This drama centers on Hank Chinaski, the fictional alter-ego of "Factotum" author Charles Bukowski, who wanders around Los Angeles, CA trying to live off jobs which don't interfere with his primary interest, which is writing. Along the way, he fends off the distractions offered by women, drinking and gambling.
Almar is stranded on the shore of an island in the Mediterranian sea, when his ship leaves without him. There he befriends the somewhat dodgy vagabond Windy, and falls in love for the first time, in the local young girl, Marta.
When his mother, who has sheltered him his entire 40 years, dies, Elling, a sensitive, would-be poet, is sent to live in a state institution. There he meets Kjell Bjarne, a gentle giant and... See full summary »
Per Christian Ellefsen,
Marit Pia Jacobsen
Hawaii, Oslo is the story of a handful of people who cross each other's path without necessarily knowing each other, during the hottest day of the year, in Oslo. We follow Frode and Milla. ... See full summary »
Trond Espen Seim,
Jan Gunnar Røise,
Evy Kasseth Røsten
What happens to us when people stop acting like they're supposed to? A nurse gets into a dispute at work because she switches to speaking English when she gets nervous. A translator ... See full summary »
Dag Johan Haugerud
Andrea Bræin Hovig
In this prequel to Elling (2001), Elling, a slightly autistic, but opinionated young man, lives with his aging mother who is worried what he'll do without her. She decides to take him on a trip to Spain to see new things.
Per Christian Ellefsen,
A man convicted in his teens for killing a child is released on parole. He finds work as a church organist and develops a rewarding relationship with a priest and her young son. However, ... See full summary »
Pål Sverre Hagen,
Ellen Dorrit Petersen
Ulrik is reluctantly let out of prison after serving 12 years for murder. He has to cope with his gang, his ex, a few women - and a snitch. His son has a fiancé. Her family doesn't approve ... See full summary »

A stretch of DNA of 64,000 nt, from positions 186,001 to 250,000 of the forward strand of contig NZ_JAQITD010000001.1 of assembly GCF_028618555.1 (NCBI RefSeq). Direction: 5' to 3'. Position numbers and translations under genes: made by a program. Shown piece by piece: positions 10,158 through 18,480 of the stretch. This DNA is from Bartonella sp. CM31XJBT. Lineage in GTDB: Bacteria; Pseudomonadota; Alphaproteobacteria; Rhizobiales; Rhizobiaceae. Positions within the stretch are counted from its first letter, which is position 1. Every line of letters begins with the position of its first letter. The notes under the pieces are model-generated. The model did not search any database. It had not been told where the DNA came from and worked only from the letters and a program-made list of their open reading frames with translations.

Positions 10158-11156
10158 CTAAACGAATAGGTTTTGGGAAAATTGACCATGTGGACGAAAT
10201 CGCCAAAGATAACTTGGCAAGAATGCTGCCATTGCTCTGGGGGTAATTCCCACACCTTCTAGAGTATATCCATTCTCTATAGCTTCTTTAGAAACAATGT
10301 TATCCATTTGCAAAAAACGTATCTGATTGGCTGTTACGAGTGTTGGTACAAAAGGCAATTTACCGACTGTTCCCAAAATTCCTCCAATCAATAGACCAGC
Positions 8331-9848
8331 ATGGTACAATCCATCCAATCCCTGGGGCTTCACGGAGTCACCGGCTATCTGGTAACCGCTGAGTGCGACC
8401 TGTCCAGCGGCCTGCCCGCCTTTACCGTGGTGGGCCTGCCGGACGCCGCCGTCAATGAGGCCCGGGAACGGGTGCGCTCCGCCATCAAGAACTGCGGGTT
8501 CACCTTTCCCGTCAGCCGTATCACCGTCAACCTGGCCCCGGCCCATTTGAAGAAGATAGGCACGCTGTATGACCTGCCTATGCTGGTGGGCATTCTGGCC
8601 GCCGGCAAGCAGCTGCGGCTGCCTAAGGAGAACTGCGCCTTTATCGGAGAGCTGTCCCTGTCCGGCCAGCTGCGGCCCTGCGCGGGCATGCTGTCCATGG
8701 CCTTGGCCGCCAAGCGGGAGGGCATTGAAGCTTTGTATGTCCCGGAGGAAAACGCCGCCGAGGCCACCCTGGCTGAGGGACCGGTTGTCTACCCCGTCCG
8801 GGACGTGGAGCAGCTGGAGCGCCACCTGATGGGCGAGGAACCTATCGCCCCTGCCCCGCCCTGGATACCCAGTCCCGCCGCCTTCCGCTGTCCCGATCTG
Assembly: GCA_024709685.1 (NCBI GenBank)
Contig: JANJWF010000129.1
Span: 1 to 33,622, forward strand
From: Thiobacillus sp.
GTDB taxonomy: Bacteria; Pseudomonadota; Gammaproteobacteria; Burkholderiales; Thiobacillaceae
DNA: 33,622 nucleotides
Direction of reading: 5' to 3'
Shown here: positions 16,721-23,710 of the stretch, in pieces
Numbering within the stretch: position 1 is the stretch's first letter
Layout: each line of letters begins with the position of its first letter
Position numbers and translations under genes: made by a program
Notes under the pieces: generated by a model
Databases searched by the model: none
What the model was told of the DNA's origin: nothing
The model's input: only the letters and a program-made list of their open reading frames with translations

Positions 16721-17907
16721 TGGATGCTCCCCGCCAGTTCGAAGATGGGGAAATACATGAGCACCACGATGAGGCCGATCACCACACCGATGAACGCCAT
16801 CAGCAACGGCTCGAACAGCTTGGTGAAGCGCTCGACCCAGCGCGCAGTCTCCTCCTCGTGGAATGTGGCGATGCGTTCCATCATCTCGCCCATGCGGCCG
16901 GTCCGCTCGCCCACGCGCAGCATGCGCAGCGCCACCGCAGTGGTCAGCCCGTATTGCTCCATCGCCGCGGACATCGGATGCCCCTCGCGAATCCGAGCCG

In post war Sweden it was discovered that every year, an average housewife walks the equivalent number of miles as the distance between Stockholm and Congo, while preparing her family meals. So the Home Research Institute sent out eighteen observers to a rural district of Norway to map out the kitchen routines of single men. The researchers were on twenty-four-hour call, and sat in special strategically placed chairs in each kitchen. Furthermore, under no circumstances were the researchers to be spoken to, or included in the kitchen activities. Written by
Sujit R. Varma
As dry as your mouth after a marathon, but wonderful at the same time
There's no avoiding it: "Kitchen Stories" is hopelessly boring. It is slow, uneventful, tacit, and wry. But that is not necessarily a bad thing. It also happens to be hilariously understated and brilliantly dry. It's motive is clear and straightforward, there are no surprises or twists, only the observation of two men: one who must observe, the other who must be observed. Of course, humans are not meant to be that way, and everything falls out of the way it is supposed to. The scientific study of single male's kitchen activities is carried out in high chairs strategically placed in the corner of the kitchen. But the observer, Folke, and the observed, Isak, form a friendship and a bond, quietly, and ever so slowly. There is a small twist at the end, but when you think about it, with all of the very small funny moments leading up to it (getting radio stations through a gold tooth, Isak eating dinner in his room instead of his kitchen), you realize at the end that everything is the way it should be. This movie is a small masterpiece, slow and dry, yet hilarious and perfect. This is a movie with no villains and no heroes, just regular people, eating in their kitchen. At the end, even though you may have looked at your watch a few times, you leave satisfied and with a silly little grin on your face.
My grade: 7.5/10
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